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Persistent accumulation of unrepaired DNA damage in rat cortical neurons: nuclear organization and ChIP-seq analysis of damaged DNA

Overview of attention for article published in Acta Neuropathologica Communications, July 2018
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  • Above-average Attention Score compared to outputs of the same age (55th percentile)

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5 tweeters

Citations

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6 Dimensions

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39 Mendeley
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Title
Persistent accumulation of unrepaired DNA damage in rat cortical neurons: nuclear organization and ChIP-seq analysis of damaged DNA
Published in
Acta Neuropathologica Communications, July 2018
DOI 10.1186/s40478-018-0573-6
Pubmed ID
Authors

Jorge Mata-Garrido, Olga Tapia, Iñigo Casafont, Maria T. Berciano, Ana Cuadrado, Miguel Lafarga

Abstract

Neurons are highly vulnerable to DNA damage induced by genotoxic agents such as topoisomerase activity, oxidative stress, ionizing radiation (IR) and chemotherapeutic drugs. To avert the detrimental effects of DNA lesions in genome stability, transcription and apoptosis, neurons activate robust DNA repair mechanisms. However, defective DNA repair with accumulation of unrepaired DNA are at the basis of brain ageing and several neurodegenerative diseases. Understanding the mechanisms by which neurons tolerate DNA damage accumulation as well as defining the genomic regions that are more vulnerable to DNA damage or refractory to DNA repair and therefore constitute potential targets in neurodegenerative diseases are essential issues in the field. In this work we investigated the nuclear topography and organization together with the genome-wide distribution of unrepaired DNA in rat cortical neurons 15 days upon IR. About 5% of non-irradiated and 55% of irradiated cells accumulate unrepaired DNA within persistent DNA damage foci (PDDF) of chromatin. These PDDF are featured by persistent activation of DNA damage/repair signaling, lack of transcription and localization in repressive nuclear microenvironments. Interestingly, the chromatin insulator CTCF is concentrated at the PDDF boundaries, likely contributing to isolate unrepaired DNA from intact transcriptionally active chromatin. By confining damaged DNA, PDDF would help preserving genomic integrity and preventing the production of aberrant proteins encoded by damaged genes.ChIP-seq analysis of genome-wide γH2AX distribution revealed a number of genomic regions enriched in γH2AX signal in IR-treated cortical neurons. Some of these regions are in close proximity to genes encoding essential proteins for neuronal functions and human neurodegenerative disorders such as epm2a (Lafora disease), serpini1 (familial encephalopathy with neuroserpin inclusion bodies) and il1rpl1 (mental retardation, X-linked 21). Persistent γH2AX signal close to those regions suggests that nearby genes could be either more vulnerable to DNA damage or more refractory to DNA repair.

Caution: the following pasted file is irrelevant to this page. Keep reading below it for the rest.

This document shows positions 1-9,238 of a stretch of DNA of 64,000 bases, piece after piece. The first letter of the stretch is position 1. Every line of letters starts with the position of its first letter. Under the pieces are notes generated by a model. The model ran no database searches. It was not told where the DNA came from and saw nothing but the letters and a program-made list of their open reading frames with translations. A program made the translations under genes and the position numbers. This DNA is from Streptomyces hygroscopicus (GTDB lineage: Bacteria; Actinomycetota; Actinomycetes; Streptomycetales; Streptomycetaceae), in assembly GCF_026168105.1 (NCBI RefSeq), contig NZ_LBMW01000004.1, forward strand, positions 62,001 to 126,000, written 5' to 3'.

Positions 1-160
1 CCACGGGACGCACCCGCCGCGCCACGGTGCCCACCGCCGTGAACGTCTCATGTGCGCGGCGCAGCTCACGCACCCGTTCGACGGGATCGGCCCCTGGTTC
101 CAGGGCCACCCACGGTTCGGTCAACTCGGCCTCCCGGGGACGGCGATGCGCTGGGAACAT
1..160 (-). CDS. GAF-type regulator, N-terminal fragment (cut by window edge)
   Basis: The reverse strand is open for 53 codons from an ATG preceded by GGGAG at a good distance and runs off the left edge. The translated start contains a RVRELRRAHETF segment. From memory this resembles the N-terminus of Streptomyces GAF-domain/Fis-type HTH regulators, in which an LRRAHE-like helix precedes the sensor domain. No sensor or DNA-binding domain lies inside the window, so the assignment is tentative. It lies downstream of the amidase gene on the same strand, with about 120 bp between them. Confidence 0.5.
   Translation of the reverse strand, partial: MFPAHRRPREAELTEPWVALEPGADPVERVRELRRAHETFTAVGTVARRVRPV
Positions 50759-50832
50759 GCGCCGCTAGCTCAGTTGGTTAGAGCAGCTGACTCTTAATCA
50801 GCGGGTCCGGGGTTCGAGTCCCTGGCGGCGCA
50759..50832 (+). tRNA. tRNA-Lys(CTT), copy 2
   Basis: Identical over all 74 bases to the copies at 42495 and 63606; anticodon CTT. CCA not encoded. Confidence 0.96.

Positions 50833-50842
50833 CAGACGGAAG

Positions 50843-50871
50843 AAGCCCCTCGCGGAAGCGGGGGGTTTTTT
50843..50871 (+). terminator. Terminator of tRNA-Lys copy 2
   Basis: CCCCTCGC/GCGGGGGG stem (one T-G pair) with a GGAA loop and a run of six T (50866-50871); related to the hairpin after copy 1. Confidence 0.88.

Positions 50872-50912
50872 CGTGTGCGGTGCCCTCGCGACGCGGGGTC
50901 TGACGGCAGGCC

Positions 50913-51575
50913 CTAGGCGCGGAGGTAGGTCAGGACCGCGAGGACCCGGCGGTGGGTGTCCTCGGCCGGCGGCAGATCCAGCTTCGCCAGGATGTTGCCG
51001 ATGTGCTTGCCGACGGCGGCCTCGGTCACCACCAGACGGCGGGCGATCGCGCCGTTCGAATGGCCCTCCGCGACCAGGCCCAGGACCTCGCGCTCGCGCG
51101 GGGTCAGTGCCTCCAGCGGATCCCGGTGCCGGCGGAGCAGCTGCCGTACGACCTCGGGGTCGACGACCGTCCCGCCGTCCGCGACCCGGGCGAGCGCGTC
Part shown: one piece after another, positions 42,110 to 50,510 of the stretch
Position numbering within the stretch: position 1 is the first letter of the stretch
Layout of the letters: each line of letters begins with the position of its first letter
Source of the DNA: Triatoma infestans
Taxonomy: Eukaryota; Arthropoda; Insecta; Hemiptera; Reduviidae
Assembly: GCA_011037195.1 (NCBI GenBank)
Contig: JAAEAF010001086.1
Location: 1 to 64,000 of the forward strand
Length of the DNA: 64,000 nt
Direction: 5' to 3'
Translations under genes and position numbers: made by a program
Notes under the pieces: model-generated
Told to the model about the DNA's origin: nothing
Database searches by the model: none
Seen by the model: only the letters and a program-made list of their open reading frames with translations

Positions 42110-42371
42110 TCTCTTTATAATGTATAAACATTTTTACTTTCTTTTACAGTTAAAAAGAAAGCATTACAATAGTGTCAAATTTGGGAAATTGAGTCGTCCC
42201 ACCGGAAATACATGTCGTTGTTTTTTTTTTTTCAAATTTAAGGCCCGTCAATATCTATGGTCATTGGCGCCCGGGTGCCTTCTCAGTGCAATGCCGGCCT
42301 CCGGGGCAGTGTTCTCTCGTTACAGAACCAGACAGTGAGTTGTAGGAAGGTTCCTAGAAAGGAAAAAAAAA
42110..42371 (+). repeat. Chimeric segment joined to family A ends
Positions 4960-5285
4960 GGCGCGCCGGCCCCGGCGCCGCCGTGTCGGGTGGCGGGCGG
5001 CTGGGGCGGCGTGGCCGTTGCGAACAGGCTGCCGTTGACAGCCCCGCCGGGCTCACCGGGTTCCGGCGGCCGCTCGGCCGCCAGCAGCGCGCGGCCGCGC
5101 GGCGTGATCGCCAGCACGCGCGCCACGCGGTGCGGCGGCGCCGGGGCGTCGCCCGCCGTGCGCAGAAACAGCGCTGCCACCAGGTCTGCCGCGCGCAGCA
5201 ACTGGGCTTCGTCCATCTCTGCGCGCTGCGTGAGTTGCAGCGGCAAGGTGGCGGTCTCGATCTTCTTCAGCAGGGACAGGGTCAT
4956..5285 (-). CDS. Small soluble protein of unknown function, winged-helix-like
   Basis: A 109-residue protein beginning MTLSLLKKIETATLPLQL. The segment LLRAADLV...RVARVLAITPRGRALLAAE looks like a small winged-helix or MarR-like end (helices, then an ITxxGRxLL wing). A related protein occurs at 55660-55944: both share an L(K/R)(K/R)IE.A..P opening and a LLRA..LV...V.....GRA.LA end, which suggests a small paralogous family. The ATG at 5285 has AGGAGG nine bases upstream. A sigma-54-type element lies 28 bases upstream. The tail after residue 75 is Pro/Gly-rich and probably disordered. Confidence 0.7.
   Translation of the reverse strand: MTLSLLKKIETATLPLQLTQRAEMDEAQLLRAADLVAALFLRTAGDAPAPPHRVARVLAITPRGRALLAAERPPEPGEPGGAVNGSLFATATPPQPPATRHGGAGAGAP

Twitter Demographics

The data shown below were collected from the profiles of 5 tweeters who shared this research output. Click here to find out more about how the information was compiled.

Mendeley readers

The data shown below were compiled from readership statistics for 39 Mendeley readers of this research output. Click here to see the associated Mendeley record.

Geographical breakdown

Country Count As %
Unknown 39 100%

Demographic breakdown

Readers by professional status Count As %
Student > Ph. D. Student 13 33%
Researcher 6 15%
Student > Master 3 8%
Other 2 5%
Student > Bachelor 2 5%
Other 5 13%
Unknown 8 21%
Readers by discipline Count As %
Biochemistry, Genetics and Molecular Biology 12 31%
Agricultural and Biological Sciences 7 18%
Neuroscience 5 13%
Medicine and Dentistry 4 10%
Social Sciences 1 3%
Other 1 3%
Unknown 9 23%

Attention Score in Context

This research output has an Altmetric Attention Score of 3. This is our high-level measure of the quality and quantity of online attention that it has received. This Attention Score, as well as the ranking and number of research outputs shown below, was calculated when the research output was last mentioned on 24 September 2018.
All research outputs
#8,820,520
of 16,639,069 outputs
Outputs from Acta Neuropathologica Communications
#705
of 1,013 outputs
Outputs of similar age
#122,291
of 281,921 outputs
Outputs of similar age from Acta Neuropathologica Communications
#1
of 1 outputs
Altmetric has tracked 16,639,069 research outputs across all sources so far. This one is in the 46th percentile – i.e., 46% of other outputs scored the same or lower than it.
So far Altmetric has tracked 1,013 research outputs from this source. They typically receive a lot more attention than average, with a mean Attention Score of 11.0. This one is in the 30th percentile – i.e., 30% of its peers scored the same or lower than it.
Older research outputs will score higher simply because they've had more time to accumulate mentions. To account for age we can compare this Altmetric Attention Score to the 281,921 tracked outputs that were published within six weeks on either side of this one in any source. This one has gotten more attention than average, scoring higher than 55% of its contemporaries.
We're also able to compare this research output to 1 others from the same source and published within six weeks on either side of this one. This one has scored higher than all of them